Harvard University website: Azer Khudiyev – Synergy of the Black Sea basin: cooperation potential and new dynamics of geopolitical and geoeconomic risks

Geopolitical and geoeconomic systems are facing the process of complicating and increasing risks, which are often in harmony with new threats and challenges of the modern world. This process has a temporal character, that is, each region has its own rhythm of transformation. There are regions that are, figuratively speaking, in a “border state” – between potential destabilization and more dynamic regional cooperation. Regions of this type are usually very sensitive to all sorts of risks and can be explosive in geopolitical and geoeconomic terms. In our opinion, the current Black Sea basin is one of such regions. For it, minimizing of current risks is vital.

In the context of these global systems, the Black Sea basin can also be described as a border region. This geopolitical area geographically and economically connects Southeast Europe with the Caspian basin and China as part of the One Belt, One Road project. In this sense, it is a fundamentally important connecting bridge between the South Caucasus states (mainly Azerbaijan and Georgia) and the Eastern European countries (primarily with Ukraine).

Such a geopolitical and geoeconomic status and the functionality of the Black Sea basin requires the creation of such a safe and stable geopolitical and economic environment where risk minimization would be possible. In the Black Sea region, the main political centers of the world began to wage a fiercer struggle for the sphere of influence of interests. The USA, EU, China and Russia at this stage are risky bidding for the region. China mainly operates on a geo-economic realm via the One Belt, One Road project. But no one doubts that the geopolitical interests of the Middle Kingdom are hidden behind this.

Some international law actors in this region sometimes consciously resort to the use of Hard Power elements. This is done mainly to correct the behavior or interests of competitors in a given region. As a result of this multidirectional, geopolitical and geoeconomic activity in this region, several hotbeds of risk appeared. The problem of the Crimean Peninsula, separatism and military conflict in the Donbass, the difficult competition over energy projects, trade wars, sanctions and other factors are turning the Black Sea basin into an arena of dangerous scenarios for the disruption of stability and the development of economic cooperation. From this perspective, the pulling together of additional military force into the Black Sea basin by certain blocks, alliances, as well as regional actors is seen as a serious obstacle to the development of cooperation in the geoeconomic realm.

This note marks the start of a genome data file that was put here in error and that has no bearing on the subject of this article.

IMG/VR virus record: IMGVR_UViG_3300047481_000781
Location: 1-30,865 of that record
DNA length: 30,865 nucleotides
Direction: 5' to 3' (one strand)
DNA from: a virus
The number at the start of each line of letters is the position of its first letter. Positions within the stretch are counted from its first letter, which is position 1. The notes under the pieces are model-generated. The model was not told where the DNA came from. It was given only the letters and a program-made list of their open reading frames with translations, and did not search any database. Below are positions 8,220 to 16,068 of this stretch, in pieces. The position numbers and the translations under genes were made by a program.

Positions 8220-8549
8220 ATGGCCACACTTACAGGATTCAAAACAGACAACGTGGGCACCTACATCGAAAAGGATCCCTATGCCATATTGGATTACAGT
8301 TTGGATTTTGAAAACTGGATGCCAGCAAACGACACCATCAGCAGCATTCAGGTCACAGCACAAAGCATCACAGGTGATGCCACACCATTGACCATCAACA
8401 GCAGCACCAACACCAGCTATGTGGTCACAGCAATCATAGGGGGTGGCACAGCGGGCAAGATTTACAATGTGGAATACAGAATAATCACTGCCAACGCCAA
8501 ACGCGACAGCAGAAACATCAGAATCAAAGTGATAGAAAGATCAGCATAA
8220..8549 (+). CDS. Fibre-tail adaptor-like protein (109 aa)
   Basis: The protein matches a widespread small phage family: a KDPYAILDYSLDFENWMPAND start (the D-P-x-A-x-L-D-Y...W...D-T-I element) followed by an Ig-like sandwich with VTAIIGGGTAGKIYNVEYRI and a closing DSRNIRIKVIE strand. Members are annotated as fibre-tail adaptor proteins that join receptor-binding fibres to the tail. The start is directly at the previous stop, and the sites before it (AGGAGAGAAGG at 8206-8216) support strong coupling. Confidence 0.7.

But in reality, the regional countries and adjacent regions have a huge historical, geopolitical, geo-economic, transport, energy potential for cooperation. This can be seen by the example of cooperation between Azerbaijan and Ukraine. Until 2013, the volume of trade between Azerbaijan and Ukraine exceeded 1 billion US dollars. However, the well-known events and armed confrontations in this region had an extremely negative impact on the development of this dynamics. At the end of 2015, the trade volume between the two countries amounted to only 333 million US dollars, but over the next 3 years, our countries managed to raise this figure by two and a half times and over the period of 2018, it reached the level of 829 million US dollars.

Thus, the source of geo-economic risks in the Black Sea basin is not the geo-economic specifics of the region itself, but the geopolitical struggle for dominance in the region. This gives a new boost to the interaction of geopolitical and geoeconomic risks in this region. This dynamics is defined by the fact that over time it is becoming more difficult to forecast and mange risks in order to ensure security, maintain political and economic stability and develop geo-economic cooperation.

Hudiyev Azer Hudayar oglu – Extraordinary and Plenipotentiary Ambassador of the Republic of Azerbaijan in Ukraine

Source: //www.harvard-bssp.org/bssp/news/479